Step 2: Kill the messenger.
Once you become aware of the mind-chatter, watch for any mean things you’re saying to yourself. If you’re a woman, a good place to start is by looking in the mirror. Can you hear the voice yet? No? Impressive. Okay, strip down to your underwear (or go commando, if you dare.) There it is. Now tell that voice to shut up. Seriously. That’s all.

Step 3: Say something nice about yourself.
Not out loud, silly. To yourself. It doesn’t have to be big. But if the critical thought was about your body, think of a part of your body you do like and think the thought. It has to counteract the last message. If you’re frustrated with yourself for falling short on something, think I’m proud of myself for having the courage to try. Get creative. The time you spend thinking up a positive thought should shut down the negative pipeline for a few moments, at least. Unfortunately… 

Step 4: It’s not dead yet.
So sorry. I should have told you this at the beginning, but those negative little buggers are usually feisty and deeply ingrained. Once you’ve shot one down, another will pop up in it’s place. They’re like Gremlins. And now they’re angry because you told them to shut up and you’re trying to replace them. Alas.

Honestly, though, when you start to recognize the negative mind chatter and counteract it, you’ll often find yourself swamped in even more chatter. But that’s not really a bad thing because now you’ll be able to pinpoint the thoughts even more clearly and eliminate them that much quicker. You’ll also get better and better at finding the positives. It might not feel like it, but your brain is already changing (along with your potential for future growth and awesomeness).

Step 5: Repeat as needed.
It’s really as simple as that. However, like all things that appear simple, the process takes practice to become second-nature. But the process itself is so worth it. I’ll spare you the details from my own “battleground of negativity” (it was like Gettysburg in here!) except to say its been an exciting and rewarding adventure. 

Oh yeah. And when you get good at quieting the hurtful thoughts, loving ones move in to take their place. It feels fantastic. It’s so much quieter. And you can actually get some stuff done — without a resolution in sight.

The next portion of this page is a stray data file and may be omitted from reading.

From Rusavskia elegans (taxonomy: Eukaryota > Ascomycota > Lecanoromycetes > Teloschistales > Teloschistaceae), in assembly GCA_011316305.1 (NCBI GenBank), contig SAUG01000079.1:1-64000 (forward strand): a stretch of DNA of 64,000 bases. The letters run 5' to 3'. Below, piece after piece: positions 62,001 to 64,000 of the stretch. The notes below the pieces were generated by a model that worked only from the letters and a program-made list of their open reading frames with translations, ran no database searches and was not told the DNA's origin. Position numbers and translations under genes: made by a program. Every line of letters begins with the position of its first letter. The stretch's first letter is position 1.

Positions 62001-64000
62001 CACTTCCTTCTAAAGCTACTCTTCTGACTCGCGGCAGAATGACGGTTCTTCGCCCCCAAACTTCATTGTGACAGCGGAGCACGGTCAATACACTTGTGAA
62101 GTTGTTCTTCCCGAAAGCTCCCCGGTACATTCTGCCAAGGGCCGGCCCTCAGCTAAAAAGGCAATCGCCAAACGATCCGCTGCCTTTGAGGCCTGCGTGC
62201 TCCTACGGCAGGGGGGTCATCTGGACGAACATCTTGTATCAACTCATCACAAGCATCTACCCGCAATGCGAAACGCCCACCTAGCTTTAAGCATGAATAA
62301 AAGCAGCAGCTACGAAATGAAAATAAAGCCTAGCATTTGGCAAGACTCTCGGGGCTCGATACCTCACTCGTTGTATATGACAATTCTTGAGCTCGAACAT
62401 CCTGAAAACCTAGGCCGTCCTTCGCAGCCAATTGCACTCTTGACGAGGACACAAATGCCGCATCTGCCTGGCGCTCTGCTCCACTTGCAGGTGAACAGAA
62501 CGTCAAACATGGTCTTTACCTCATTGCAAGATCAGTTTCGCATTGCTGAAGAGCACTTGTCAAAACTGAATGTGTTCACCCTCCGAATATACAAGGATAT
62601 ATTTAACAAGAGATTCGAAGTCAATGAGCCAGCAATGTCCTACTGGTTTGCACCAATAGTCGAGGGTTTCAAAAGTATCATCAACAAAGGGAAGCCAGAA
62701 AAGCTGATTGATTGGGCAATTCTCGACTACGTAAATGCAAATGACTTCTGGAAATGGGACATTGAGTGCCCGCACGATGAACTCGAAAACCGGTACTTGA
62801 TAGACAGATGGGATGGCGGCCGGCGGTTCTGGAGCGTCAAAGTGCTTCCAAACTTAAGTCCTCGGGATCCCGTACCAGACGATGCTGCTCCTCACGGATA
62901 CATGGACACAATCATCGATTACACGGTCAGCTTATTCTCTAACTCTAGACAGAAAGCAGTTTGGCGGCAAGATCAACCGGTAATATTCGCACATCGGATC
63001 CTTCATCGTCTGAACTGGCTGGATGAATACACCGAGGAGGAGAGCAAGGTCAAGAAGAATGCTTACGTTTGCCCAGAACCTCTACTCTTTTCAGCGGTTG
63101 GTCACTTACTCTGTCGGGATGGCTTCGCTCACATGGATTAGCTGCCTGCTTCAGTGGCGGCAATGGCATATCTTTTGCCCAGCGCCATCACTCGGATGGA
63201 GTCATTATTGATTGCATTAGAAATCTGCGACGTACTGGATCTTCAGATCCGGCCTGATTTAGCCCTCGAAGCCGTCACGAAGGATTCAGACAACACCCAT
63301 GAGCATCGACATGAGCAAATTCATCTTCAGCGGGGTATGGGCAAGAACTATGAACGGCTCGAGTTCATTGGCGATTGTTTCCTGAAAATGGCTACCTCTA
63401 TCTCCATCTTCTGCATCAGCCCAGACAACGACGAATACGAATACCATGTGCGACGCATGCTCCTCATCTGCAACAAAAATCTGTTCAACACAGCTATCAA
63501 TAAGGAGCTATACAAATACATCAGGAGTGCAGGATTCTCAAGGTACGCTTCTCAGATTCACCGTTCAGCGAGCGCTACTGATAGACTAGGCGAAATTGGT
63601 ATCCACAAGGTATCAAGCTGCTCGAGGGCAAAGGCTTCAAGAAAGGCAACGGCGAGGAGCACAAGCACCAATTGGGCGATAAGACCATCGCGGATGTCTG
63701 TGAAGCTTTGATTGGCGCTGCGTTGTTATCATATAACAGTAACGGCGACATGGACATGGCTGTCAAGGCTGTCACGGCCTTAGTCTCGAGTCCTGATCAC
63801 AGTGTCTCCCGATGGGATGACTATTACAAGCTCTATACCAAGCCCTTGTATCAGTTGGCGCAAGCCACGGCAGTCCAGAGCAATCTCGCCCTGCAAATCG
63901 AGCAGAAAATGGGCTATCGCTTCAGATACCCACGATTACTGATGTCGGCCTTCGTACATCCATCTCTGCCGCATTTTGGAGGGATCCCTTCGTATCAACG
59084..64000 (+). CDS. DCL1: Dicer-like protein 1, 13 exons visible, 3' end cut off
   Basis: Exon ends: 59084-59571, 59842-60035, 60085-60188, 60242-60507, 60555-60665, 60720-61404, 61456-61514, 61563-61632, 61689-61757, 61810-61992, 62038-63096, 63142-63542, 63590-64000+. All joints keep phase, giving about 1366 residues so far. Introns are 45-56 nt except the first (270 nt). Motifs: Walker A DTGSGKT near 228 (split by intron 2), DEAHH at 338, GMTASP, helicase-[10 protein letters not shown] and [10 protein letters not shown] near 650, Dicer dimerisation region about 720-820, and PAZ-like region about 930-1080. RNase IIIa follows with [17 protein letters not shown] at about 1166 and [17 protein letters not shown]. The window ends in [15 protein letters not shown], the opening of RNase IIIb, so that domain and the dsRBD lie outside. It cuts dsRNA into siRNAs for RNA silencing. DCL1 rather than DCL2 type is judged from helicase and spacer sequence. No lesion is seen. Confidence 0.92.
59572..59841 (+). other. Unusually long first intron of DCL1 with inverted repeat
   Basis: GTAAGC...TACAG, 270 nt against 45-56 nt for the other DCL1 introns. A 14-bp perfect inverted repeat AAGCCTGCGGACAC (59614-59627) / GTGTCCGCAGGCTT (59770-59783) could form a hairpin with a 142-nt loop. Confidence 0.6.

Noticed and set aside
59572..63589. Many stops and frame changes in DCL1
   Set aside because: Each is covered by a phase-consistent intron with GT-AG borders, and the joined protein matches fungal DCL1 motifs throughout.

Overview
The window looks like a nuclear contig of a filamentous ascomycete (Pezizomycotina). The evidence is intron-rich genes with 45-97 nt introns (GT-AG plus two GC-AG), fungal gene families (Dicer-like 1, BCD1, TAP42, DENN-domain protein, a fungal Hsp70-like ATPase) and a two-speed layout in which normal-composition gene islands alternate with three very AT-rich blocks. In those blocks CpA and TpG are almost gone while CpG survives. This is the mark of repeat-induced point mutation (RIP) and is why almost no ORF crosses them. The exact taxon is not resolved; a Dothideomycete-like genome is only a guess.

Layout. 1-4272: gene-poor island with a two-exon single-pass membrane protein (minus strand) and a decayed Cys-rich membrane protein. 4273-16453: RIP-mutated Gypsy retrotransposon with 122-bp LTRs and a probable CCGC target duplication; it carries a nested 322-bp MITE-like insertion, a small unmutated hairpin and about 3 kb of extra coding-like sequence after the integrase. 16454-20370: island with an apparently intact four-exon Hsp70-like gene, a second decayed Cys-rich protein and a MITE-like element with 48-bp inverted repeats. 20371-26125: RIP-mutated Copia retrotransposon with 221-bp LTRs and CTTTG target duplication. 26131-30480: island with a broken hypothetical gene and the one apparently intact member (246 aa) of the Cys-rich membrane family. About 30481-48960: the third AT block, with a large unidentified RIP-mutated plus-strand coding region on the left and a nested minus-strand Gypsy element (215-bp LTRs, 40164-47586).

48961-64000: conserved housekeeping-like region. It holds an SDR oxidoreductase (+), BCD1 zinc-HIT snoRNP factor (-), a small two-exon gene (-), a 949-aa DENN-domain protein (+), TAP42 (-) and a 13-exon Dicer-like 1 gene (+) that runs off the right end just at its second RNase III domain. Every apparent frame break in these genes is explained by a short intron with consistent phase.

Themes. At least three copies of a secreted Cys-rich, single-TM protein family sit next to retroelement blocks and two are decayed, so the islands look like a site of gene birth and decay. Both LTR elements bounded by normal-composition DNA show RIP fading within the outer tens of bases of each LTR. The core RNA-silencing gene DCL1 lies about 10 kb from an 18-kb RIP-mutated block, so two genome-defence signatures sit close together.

Namaste.

Standard
personal growth, yoga

The Jerry Springer Effect, Or How I Learned To Banish Fear In Five Simple Steps

It stands in your way. It shuts you down. It feels downright crappy. Here are five surefire methods to stop fear in its sinister, creeping tracks.

1. Breathe like Darth Vader. My yoga teacher reminds us to feel our breath and engage in ujjayi breathingas we drag the inhale and exhale powerfully across the back of our throats. In other words, super deep breathing. It sounds great. It feels great. It’ll mellow you out and connect you back to yourself. Sometimes, taking a breath and centering is all you need to face down fear. If that doesn’t work…

2. Imagine it’s happening to someone else. If your best friend was afraid to jump out of an airplane but you knew the adventure was totally aligned with her adventure-seekin’ self, you’d encourage her, right? What if she wanted to kick her loser boyfriend to the curb? You’d want her to dump the jerk. Well…step out of yourself. What would you say to “you” if you weren’t “you”? Okay. Do that.

 3. Apply the “Jerry Springer Effect.” Someone always has it worse than you. Recently, I had a filling in my molar randomly fall out. As much as I told it not to, my tongue fished around in the back of my mouth, feeling for the big ‘ol hole, freaking me the heck out. I tried yogic breathing (see #1), but I still couldn’t chill. Then I reminded myself that lots of people don’t have access to a dentist. I recalled that in the old days people had to get their teeth yanked out without painkillers. Then I felt a little bad about being such a sissy about my silly filling when my appointment the following day would fix me right up. Perspective usually helps.

4. Remember that you are going to die. It’s true. I hate to be the one to break it to you, but this is the only moment and life you can be sure of. As frightening as that may be, it is also liberating. What if you could put this “thing you are afraid of” in your eulogy? Would you rather be known as “the person who died trying” or “the person who gave up?” Yeah. I thought so.

5. Do it anyways. Whatever it is. If a thought or idea has taken up residence in your mind so that it nags and grows inside you, do it anyway. “Courage is resistance to fear, mastery of fear—not absence of fear,” said Mark Twain. And he should know. If anyone stood down the aristocracy and generated a new voice for the rebellion, it was Twain. Own it. Close your eyes. Hold your breath. Then jump in the deep end and learn to swim.

Fear never stood a chance.

Standard